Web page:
To stay awake, I’ve been counting off the hackneyed phrases.
And top of my whinge list is the word “technology”. It’s now used to describe the features of just about any product whatsoever.
It doesn’t matter whether its toothbrushes, cars or cosmetics, this word describes them all. Here are six examples of TV adverts I’ve just had the misfortune to sit through, all of which are obsessed by “technology”:
– “Multi-tonal technology” (Garnier)
– “Cyclonic technology” (Vax as well as Dyson)
– “Opti-blur technology” (L’Oreal)
– “Eco-boost technology” (Ford)
– “Thirst pocket technology” (Thirst Pockets)
I liked Thirst Pockets the best. You have to admire an advertiser that uses “thirst pocket technology” to describe kitchen roll. That requires a certain sense of creativity.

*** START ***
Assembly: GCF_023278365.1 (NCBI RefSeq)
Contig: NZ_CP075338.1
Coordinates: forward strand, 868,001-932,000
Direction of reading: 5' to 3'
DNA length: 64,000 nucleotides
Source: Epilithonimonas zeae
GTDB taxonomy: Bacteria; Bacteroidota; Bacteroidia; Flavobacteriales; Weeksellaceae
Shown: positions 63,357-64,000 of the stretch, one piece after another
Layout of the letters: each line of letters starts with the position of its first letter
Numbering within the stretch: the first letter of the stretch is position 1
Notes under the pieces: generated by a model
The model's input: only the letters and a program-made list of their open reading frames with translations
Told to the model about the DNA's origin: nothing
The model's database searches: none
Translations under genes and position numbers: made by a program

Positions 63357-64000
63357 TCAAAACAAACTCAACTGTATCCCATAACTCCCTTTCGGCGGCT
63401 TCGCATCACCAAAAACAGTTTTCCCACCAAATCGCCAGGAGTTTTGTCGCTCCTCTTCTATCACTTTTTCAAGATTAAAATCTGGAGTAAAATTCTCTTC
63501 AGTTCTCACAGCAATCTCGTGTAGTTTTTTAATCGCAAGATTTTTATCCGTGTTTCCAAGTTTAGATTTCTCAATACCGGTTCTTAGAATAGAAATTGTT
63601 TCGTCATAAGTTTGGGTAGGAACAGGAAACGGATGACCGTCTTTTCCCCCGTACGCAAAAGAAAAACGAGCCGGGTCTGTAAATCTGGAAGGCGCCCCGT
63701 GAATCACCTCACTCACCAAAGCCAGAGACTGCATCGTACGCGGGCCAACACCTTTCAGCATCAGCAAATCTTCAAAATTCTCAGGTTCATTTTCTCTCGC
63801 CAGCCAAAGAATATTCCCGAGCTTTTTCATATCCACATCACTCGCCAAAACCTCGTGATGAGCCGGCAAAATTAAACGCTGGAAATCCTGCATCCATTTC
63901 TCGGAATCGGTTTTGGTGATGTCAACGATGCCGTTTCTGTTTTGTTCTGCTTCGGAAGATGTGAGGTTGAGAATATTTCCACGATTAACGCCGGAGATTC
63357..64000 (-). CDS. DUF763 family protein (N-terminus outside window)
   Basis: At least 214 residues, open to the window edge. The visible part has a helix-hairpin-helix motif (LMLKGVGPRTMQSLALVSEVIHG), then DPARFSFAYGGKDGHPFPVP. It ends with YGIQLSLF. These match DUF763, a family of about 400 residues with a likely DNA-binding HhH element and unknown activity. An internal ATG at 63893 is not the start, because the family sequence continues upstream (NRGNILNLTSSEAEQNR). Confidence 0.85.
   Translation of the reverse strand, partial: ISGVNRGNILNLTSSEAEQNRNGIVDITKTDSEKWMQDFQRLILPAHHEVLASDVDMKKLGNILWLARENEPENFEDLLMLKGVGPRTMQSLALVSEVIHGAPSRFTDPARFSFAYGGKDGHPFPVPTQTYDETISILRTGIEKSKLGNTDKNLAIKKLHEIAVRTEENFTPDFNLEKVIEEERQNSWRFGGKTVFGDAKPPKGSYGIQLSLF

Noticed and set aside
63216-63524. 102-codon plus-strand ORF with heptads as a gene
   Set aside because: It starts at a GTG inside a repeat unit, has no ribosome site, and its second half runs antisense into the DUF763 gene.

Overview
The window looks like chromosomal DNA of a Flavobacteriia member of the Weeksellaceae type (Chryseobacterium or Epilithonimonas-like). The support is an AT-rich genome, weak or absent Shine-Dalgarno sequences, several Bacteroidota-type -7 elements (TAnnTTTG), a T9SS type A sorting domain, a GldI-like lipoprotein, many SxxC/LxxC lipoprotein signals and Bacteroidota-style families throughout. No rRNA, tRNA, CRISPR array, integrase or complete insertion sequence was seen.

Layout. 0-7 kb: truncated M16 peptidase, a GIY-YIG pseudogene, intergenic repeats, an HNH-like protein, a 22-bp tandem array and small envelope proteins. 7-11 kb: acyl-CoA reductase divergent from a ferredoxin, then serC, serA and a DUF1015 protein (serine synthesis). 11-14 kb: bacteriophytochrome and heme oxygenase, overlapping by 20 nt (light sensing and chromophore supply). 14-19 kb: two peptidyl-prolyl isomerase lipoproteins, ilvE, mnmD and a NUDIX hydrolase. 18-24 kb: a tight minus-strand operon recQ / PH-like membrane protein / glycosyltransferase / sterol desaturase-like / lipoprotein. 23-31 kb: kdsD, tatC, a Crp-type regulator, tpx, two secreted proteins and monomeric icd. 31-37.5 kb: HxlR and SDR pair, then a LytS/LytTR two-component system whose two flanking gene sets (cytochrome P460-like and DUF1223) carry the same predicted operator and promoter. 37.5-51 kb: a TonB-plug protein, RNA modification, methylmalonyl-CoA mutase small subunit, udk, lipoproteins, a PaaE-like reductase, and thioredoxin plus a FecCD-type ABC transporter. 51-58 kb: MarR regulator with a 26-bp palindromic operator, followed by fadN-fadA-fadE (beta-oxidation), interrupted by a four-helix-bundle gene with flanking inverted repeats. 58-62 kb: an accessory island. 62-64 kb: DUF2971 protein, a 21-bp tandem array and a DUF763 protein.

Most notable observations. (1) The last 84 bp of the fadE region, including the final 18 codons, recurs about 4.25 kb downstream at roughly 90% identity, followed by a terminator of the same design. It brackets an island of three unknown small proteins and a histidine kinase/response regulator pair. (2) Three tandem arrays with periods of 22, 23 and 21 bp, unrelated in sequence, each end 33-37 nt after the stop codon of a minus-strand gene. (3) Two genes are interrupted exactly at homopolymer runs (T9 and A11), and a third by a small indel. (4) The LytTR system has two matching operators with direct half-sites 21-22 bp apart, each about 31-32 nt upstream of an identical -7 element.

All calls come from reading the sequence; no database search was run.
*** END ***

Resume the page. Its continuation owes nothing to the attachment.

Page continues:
The great thing is, you can also use this language in your everyday lives. It works to describe just about anything. You could take a cheese sandwich to work and make use of ‘lunchbox technology’. Or put your shoes on and take advantage of ‘shoelace technology’. You get the general idea.
And so did Ikea. They ran an advert last month mocking Apple and received millions of hits. Ikea announced it will use “book technology” for its new catalogue, which promises no cables, eternal battery life and “no lag … no matter how fast you scroll”.
So come on advertisers, let’s dispense with the pseudo “technology” claims, and reinvigorate me with some creative use of the English language.
Click to view the Ikea advert parody